Amy Lester, Oklahoma Impact Team
DURANT, Oklahoma -- Sue Kelso never thought things would end like this. She says her experience proves the little guy can win.
"We're thrilled with it," said Kelso. "We feel like we won a big battle, like a little kid going against a big bully and the bully didn't win this time."
The Kelso's are claiming victory in a legal battle with the company TransCanada. The company started the legal proceedings by filing condemnation papers against the Kelso's. The company wanted to access part of the Kelso's family farm to build its 1,700 mile Keystone XL pipeline. But, the family fought back and TransCanada decided to drop the lawsuit.
"It's supposed to be for the good of the people and it wasn't going to benefit us at all," said Kelso.
TransCanada's proposed Keystone XL pipeline would carry tar sands oil from Alberta, Canada though Oklahoma and down to refineries in the Gulf Coast. The company shifted the pipeline route so, it will now go through the Kelso's neighbor's property, an estimated 25 feet away.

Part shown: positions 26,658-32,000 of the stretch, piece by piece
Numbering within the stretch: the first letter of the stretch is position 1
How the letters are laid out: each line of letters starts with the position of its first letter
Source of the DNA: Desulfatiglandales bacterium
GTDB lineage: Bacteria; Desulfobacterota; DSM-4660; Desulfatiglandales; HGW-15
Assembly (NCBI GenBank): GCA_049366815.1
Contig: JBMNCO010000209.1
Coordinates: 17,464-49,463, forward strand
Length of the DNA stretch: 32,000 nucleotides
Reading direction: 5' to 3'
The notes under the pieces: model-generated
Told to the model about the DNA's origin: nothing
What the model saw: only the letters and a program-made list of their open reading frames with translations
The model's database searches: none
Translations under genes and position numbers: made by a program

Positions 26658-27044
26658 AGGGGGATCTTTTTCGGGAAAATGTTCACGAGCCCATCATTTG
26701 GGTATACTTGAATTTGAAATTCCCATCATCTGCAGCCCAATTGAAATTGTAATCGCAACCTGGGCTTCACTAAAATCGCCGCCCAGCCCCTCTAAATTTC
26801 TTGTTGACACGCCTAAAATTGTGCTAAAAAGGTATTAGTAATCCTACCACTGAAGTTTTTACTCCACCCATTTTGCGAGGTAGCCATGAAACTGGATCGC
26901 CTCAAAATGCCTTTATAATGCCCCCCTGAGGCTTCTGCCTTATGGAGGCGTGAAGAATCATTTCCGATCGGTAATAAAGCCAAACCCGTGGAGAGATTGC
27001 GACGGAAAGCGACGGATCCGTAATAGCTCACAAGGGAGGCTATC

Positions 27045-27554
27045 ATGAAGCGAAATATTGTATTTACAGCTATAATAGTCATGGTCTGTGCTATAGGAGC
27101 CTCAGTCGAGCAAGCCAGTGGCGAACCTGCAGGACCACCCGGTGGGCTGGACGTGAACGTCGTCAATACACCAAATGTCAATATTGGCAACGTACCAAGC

Why did the company do an about face? We asked project representative Jim Prescott.
"It was clear this was going to be a matter that ended up in court," said Prescott. "We found a route that didn't necessitate that. It was better from a technical standpoint, from a legal standpoint so, we went in that direction."
Prescott says it's common to change the pipeline route. However, he did not provide statistics regarding the number of times this has happened.
"When we get to this stage with some landowners, if we can find an alternative, a better route, we pursue that and drop the litigation. For us, that's a win, win," said Prescott.
Sue Kelso and her family say they're not done opposing TransCanada. Even though the pipeline will go the neighbor's property, they want to stop the pipeline altogether. They hope this experience sends a message to other Oklahomans.
"When people threaten eminent domain, to fight," said Kelso. "If you believe it's wrong then, fight it."
The State Department will ultimately decide if the pipeline's built. Secretary of State Hillary Clinton must approve a presidential permit for construction to start. TransCanada's spokesperson believes that will happen.
Recent comments by Energy Secretary Steven Chu indicate that may be the case.
Chu said importing oil from Canada "is much more comforting than to have other countries supply our oil." He also said the project "is not perfect, but it's a trade-off."